13. Jun 2, 2012 #12
    This is so true
     
  14. Jun 2, 2012 #13
    So you mean QFT is more about how the objects relate to each other rather than what the quantity of the objects are? Feel free to go into more details.
     
  15. Jun 2, 2012 #14
    You'll be dealing with plenty of quantities in QFT; in your upcoming courses, unfortunately, you won't. Pick up a book like How to Prove It and start working through it before the semester starts, because you're going to be neck deep in proofs for the durations of the year. Every problem on every assignment and every test will require you to supply a proof.
     
  16. Jun 2, 2012 #15

    mathwonk

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    these are good bits of advice. don't be afraid. when i was in second grade i was afraid to go to third grade because they had to swim across the pool. but when i got there i also was ready. this is not a diss. the point is that every year you get stronger.
     
  17. Jun 3, 2012 #16

    More than tuesdays but less than a rabbit.





    (i.e. They are not part of an ordered set - the elements are not comparable).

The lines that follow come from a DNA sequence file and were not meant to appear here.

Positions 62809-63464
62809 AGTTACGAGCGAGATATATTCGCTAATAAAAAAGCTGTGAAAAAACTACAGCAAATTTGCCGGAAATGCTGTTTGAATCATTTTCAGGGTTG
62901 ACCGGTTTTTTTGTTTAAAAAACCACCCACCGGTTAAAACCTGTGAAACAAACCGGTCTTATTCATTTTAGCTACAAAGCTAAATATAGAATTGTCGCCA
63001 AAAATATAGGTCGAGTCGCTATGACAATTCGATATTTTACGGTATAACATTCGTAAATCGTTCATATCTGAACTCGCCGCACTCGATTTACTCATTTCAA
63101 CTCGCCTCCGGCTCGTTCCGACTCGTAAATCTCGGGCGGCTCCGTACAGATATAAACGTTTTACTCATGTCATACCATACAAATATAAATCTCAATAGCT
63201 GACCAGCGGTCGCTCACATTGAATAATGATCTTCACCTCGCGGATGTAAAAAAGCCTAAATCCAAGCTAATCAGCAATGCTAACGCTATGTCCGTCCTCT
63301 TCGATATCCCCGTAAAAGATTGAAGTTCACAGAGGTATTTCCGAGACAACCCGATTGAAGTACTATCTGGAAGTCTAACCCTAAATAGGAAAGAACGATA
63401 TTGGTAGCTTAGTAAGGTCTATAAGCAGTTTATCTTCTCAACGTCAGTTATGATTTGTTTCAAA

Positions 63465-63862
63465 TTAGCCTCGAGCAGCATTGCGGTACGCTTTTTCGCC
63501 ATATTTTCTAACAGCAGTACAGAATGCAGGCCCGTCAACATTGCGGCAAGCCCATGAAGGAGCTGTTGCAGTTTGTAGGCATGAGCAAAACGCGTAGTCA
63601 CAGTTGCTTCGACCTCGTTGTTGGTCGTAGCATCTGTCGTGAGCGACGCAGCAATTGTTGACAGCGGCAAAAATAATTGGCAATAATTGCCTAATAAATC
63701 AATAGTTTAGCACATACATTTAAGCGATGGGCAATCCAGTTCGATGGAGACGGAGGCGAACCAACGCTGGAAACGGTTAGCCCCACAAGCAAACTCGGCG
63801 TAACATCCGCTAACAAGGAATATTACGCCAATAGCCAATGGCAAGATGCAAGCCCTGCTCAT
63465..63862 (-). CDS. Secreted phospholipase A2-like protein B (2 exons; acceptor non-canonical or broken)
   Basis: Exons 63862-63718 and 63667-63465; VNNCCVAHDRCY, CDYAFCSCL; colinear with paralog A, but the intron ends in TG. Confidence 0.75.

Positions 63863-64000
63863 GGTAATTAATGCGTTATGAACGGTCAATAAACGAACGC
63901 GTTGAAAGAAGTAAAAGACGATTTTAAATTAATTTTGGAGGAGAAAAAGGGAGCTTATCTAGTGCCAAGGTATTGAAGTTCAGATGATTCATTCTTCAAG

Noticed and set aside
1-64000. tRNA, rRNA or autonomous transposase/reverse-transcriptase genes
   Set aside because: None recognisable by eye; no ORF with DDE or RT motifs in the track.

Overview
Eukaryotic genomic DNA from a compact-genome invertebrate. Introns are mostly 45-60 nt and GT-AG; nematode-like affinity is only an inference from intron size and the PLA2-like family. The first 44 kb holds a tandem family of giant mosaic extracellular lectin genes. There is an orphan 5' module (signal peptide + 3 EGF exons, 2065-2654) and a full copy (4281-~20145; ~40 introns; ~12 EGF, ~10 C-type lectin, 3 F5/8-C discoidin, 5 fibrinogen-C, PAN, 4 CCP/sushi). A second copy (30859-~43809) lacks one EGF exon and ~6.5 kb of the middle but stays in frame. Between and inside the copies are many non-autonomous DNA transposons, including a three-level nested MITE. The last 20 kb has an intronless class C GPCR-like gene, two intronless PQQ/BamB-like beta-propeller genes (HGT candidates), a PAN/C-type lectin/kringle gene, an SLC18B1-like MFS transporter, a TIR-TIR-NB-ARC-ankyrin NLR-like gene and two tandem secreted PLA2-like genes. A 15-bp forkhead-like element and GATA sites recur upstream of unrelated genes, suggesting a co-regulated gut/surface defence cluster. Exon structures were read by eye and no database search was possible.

18. Jun 4, 2012 #17
    That was awesome, did you make that up?

    Robertjford80, many students who try out college math get to the level where proofs begin to creep slowly in, and greatly resent this uncomfortable step in their education. But look at it this way, the alternative is writing 20 page papers for a humanities class, or long technical reports for other science classes. Not that there is anything unusual in this discomfort, but in any of the disciplines, including math, it is of benefit to you to learn how to perform and communicate your ideas at a professional level.
     
  19. Jun 4, 2012 #18
    Well, I actually liked proofs in logic. I had a feeling that I was getting to the heart of what true reasoning was all about. I was hoping it would be the same for math, but too often mathematicians use esoteric notation, skip over steps, and express their thoughts in a sort of opaque fog. However, I'm really determined to get to a high level, so I'm predicting success.

    BTW, I actually belong more to the humanities than the sciences. I used to debate a lot in forums and I found out that I really didn't have the knowledge I needed to debate with my opponents. So I began to study philosophy and to my horror I discovered how ignorant I was. It then became clear that philosophical debates were really about how best to interpret scientific facts. That's when I decided to remedy my atrocious lack of scientific knowledge.
     
  20. Jun 5, 2012 #19
    If you like proofs in logic but have these criticisms about mathematical proofs, perhaps you should ask yourself if the fault lies with mathematicians or with your level of preparation.

    :smile:
     
  21. Jun 5, 2012 #20
    logic proofs are rather simple, there are only 18 operations acting on essentially two numbers, True and false, math employs I don't know how many operations acting on an infinite set of numbers. But don't get me wrong, logic proofs can be quite difficult, but they deal with situations that would never arise in an actual argument.